Eight days later, his disciples were inside again, and Thomas was with them. Although the doors were locked, Jesus came and stood among them and said, “Peace be with you.” John 20:26
For the last several weeks, we have stopped at significant places with Jesus as He moved ever closer to fulfilling His mission. The Upper Room. The Garden. The Chamber. The Judgment Hall. The Empty Tomb. We’ve seen that each stop was purposeful and planned. And if we took the time, we learned something at each location.
Pessimistic. Loyal. Fatalistic. Devoted. Thomas is an interesting character. When Jesus receives word of Lazarus’s death and heads toward Jerusalem, knowing the imminent danger He faced there, Thomas is ready to go die with Jesus. (John 11:16) He wasn’t afraid. He didn’t hesitate. In the Upper Room, he wasn’t much for abstract ideas about going and preparing places, and said as much. Thomas said to him, “Lord, we do not know where you are going. How can we know the way?” (John 14:5)
Like the other disciples, he fled when Jesus was arrested. Like the other disciples, he really didn’t expect Jesus to raise from the dead. In his defense, the other guys were trying to persuade him AFTER they had the evidence. A few hours before, they didn’t believe the women’s reports any more than Thomas believed theirs.
On the eighth day after the resurrection, the disciples were gathered in a locked room. This time Thomas was there. We have all been where Thomas was that day. We have heard the promises Jesus made, but reality and the pain we’ve experienced made those words seem distant at best. We have heard the joyous testimonies of people around us, but struggled to respond with the same faith. Maybe we have wondered what was fundamentally wrong with us. Why don’t we get it? The faith thing seems so easy for everyone else. Maybe the heartache and struggles make the risk of faith too great.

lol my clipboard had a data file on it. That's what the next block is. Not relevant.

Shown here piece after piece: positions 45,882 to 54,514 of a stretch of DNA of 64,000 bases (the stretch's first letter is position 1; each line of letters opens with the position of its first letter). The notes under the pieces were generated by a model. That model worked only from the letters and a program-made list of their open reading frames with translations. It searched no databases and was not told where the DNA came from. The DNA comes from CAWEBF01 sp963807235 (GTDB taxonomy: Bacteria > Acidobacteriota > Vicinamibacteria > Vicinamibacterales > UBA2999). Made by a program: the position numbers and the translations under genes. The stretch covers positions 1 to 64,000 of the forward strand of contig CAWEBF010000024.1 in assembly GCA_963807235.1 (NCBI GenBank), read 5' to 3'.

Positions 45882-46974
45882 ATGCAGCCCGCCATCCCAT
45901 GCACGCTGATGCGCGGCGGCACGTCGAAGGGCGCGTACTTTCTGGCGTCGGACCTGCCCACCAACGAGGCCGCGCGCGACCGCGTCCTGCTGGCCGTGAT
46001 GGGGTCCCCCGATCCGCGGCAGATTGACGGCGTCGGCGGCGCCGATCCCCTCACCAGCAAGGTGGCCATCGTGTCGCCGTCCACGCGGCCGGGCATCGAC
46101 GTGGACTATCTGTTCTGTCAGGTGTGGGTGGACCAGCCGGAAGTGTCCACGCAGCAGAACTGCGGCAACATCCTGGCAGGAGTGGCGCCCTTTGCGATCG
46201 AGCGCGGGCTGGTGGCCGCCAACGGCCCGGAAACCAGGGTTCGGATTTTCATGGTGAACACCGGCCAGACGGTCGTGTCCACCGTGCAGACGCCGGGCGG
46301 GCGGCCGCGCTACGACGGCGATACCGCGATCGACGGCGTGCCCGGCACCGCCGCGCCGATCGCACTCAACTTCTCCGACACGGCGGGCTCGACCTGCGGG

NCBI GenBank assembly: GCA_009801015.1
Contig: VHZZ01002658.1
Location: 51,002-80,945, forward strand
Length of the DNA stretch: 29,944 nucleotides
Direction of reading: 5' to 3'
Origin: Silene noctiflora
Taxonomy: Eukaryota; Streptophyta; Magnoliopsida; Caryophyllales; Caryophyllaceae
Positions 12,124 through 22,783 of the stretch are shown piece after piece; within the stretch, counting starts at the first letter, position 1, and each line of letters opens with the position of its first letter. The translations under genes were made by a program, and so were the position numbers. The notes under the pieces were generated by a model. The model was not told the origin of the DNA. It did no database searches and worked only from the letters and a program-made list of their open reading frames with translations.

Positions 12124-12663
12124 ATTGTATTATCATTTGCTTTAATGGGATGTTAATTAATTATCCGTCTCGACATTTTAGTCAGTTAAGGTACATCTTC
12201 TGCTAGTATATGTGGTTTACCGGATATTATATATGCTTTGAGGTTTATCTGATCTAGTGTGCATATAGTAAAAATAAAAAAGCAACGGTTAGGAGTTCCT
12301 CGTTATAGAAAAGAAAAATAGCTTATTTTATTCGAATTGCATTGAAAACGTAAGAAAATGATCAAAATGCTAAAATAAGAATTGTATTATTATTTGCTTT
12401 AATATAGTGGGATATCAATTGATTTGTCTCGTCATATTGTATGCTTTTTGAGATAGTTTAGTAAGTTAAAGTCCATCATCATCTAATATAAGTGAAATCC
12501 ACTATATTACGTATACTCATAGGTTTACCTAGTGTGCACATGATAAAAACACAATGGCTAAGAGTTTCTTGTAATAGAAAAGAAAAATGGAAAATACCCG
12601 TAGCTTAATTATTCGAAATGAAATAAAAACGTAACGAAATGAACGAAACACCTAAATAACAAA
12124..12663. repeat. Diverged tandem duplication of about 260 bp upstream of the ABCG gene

But he was in the room. Notice how Jesus interacts with Thomas. Jesus doesn’t upbraid him for his lack of faith. It’s important to remember that Jesus didn’t shy away from doing exactly that when the situation warranted, like when He calmed the storm, or at Lazarus’s tomb. However, there is a difference between faith in Jesus and faith in our EXPECTATIONS about Jesus. Thomas misinterpreted that faith in his expectations for faith in Jesus Himself. When the expectations weren’t met, a faith crisis resulted.
Maybe you can identify. I know I can.
Thomas teaches us something else. His response wasn’t one of wonder or confusion like Peter and John at the tomb. It wasn’t even joy like Mary after seeing Christ in the garden. Thomas exclaims, “My Lord and my God!” Complete surrender. Genuine faith in Christ brings that. It throws out our agenda and our posturing.
The locked room is where things get real. Pretenses are stripped away and humility is refined. But the authenticity that results opens us up to the kingdom assignment Jesus has for us.
Thomas was in the boat when the tremendous haul of fish was taken a few days later. He was on the mountain when Jesus ascended. He was in the room when the Holy Spirit came. He preached the gospel in a language he had never studied enabling foreigners to hear the gospel clearly. There is strong evidence that he carried the gospel all the way to India where he almost certainly was martyred for his faith.
As you spend some time here with Thomas, consider your own faith. Is it in Christ or your expectations of Him? Are you genuinely surrendered? Are you ready to take on the task He has for you?
When you leave the locked room, your journey beyond Easter awaits!